My preschooler was able to add the colors to the rainbow with a little bit of assistance from me. She squeezed the bulb while I held the pipette and helped direct the flow.

Step 5: Watch it rain rainbows!

Depending on how thick your shaving cream is and how much rainbow color water you added, you’ll start to see rainbow rain falling in just a few minutes.

If you enjoyed this experiment, check out how to make a cloud in a jar, or even make your own ocean wave!

The science behind the Rainbow Rain experiment

The Rainbow Rain experiment is a great experiment to learn about meteorology and the water cycle!

For the parent

In this experiment, we are essentially creating a version of the water cycle to make rain.

The water in the wide container represents the atmosphere that we live and breathe in. The shaving cream represents a cloud we can see in the sky.

Here’s a good explanation of what is happening from NASA’s Global Precipitation Measurement:

Water molecules are heated by the sun and turn into water vapor that rises into the air through a process called evaporation. Next, the water vapor cools and forms clouds, through condensation. Over time, the clouds become heavy because those cooled water particles have turned into water droplets. When the clouds become extremely heavy with water droplets, the water falls back to earth through precipitation (rain, snow, sleet, hail, etc). The process continues in a cyclical manner.


Using our rainbow water colors, we are skipping ahead in the water cycle to create the water droplets in the cloud prior to precipitation.

Once our shaving cream cloud becomes too saturated with our rainbow water, we start to see rainbow rain!

For the child

The Rainbow Rain experiment is all about seeing how the rain forms inside of clouds.

When the sun heats up the ground and bodies of water, it causes the water to evaporate, or create tiny particles of water that rise into the sky. These tiny particles of water make their way up to where you see clouds.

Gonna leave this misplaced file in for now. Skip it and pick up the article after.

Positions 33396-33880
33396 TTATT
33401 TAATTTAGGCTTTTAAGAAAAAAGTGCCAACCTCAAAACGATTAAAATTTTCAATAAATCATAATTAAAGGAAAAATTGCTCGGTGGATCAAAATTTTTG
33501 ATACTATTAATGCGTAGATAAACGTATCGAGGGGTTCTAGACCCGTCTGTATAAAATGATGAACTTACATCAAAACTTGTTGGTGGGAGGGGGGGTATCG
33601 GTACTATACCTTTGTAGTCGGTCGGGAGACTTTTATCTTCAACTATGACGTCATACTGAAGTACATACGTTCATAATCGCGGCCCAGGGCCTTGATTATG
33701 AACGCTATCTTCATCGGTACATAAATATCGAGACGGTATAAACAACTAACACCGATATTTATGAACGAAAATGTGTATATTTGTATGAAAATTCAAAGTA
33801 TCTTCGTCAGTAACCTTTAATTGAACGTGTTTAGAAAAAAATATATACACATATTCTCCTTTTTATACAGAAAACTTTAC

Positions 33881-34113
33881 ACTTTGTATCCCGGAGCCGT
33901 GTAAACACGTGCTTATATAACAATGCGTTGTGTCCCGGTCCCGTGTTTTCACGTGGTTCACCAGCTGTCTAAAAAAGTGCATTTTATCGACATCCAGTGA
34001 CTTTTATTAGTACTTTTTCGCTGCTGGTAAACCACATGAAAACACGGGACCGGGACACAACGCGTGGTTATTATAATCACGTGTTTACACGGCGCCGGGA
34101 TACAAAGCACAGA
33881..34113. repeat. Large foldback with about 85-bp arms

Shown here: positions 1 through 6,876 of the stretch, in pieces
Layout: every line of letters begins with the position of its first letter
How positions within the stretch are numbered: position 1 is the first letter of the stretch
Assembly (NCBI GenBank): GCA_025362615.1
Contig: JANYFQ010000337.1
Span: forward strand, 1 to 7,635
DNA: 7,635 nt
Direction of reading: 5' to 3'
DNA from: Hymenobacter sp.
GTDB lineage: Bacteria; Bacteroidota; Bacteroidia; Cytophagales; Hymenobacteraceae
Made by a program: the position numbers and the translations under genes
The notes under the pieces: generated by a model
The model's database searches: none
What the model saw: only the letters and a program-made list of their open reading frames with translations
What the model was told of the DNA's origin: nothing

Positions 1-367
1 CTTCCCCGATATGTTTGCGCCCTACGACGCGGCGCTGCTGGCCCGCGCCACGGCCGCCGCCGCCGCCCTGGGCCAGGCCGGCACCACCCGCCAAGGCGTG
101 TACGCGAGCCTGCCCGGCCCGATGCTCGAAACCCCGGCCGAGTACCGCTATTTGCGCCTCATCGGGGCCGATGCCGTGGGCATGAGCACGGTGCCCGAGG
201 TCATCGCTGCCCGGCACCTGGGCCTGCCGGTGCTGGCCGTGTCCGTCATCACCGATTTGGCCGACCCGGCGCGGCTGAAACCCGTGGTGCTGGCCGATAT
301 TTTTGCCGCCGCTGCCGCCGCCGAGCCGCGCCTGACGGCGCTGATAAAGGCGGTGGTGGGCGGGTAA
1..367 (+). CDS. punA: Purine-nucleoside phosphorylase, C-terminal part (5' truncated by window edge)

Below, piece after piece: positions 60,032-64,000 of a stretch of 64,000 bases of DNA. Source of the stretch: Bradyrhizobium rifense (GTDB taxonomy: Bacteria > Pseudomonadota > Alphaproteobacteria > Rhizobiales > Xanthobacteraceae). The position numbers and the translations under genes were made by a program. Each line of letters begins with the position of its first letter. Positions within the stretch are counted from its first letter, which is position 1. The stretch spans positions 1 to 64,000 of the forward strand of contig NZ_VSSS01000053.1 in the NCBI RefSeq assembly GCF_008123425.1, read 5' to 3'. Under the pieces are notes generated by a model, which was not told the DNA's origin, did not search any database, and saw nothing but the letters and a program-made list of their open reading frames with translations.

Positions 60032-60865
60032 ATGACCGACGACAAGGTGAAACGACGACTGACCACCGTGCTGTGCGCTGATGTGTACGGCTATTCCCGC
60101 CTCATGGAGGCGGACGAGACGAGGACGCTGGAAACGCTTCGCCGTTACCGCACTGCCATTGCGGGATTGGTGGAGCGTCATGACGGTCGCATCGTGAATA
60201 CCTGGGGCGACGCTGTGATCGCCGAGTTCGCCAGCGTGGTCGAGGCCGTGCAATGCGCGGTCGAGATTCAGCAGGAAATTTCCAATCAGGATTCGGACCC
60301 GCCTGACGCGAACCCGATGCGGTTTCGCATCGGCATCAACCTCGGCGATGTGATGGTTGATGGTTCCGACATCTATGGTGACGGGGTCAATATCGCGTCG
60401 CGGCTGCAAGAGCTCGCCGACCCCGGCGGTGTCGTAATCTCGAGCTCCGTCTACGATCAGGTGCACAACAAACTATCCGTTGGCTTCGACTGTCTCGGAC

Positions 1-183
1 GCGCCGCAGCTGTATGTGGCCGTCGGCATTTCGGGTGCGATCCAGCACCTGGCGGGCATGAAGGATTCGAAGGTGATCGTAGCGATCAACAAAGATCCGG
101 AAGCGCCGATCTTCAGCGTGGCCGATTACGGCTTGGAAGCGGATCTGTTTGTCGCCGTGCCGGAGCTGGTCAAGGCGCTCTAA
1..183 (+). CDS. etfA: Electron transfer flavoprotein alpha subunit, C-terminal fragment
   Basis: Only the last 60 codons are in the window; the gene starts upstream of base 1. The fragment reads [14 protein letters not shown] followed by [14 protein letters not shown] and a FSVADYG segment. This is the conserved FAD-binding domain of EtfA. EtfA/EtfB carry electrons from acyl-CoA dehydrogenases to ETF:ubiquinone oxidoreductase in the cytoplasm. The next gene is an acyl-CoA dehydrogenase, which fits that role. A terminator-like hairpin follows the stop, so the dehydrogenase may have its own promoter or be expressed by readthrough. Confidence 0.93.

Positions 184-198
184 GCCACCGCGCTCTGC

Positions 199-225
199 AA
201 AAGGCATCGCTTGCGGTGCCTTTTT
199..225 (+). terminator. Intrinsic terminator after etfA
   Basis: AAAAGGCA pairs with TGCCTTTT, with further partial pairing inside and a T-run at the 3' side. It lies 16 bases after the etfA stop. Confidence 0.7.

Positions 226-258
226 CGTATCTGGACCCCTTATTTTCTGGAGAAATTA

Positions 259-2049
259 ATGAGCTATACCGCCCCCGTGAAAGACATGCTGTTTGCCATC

Once the water travels up to where clouds form, those tiny particles of water condense into the clouds we can see.

As the clouds fill up with more and more tiny particles of water, they become so heavy that the cloud cannot hold the water anymore.

When that happens, it starts to rain!

FAQ about the Rainbow Rain Experiment

How much shaving cream should I add to my container?

One thing to keep in mind when adding the shaving cream to your container is that, the thicker the layer of shaving cream, the longer it will take to see the results.

We added about 1-1.5″ of shaving cream to our container.

How can I get my toddler involved in the Rainbow Rain experiment?

There are lots of ways! Here are a few that we did:

Let your toddler add the water and mix the colors for each rainbow color

Little ones LOVE pouring into containers!

I used a small containerthat had a spout on it that she could hold with one hand and let her pour into each small mason jar.

Let your toddler use a pipette to add the rainbow colors to the cloud

Pipettes are optional, but almost essential if you want your little one to get involved with adding the colors to your cloud.

I let her squeeze the bulb and gather the colored water into the pipette. Once she was ready to add the color to the cloud, I gently guided the pipette as she squeezed the water out.

To see the experiment from start to finish, check out our video for the Rainbow Rain experiment:

Rainbow Rain experiment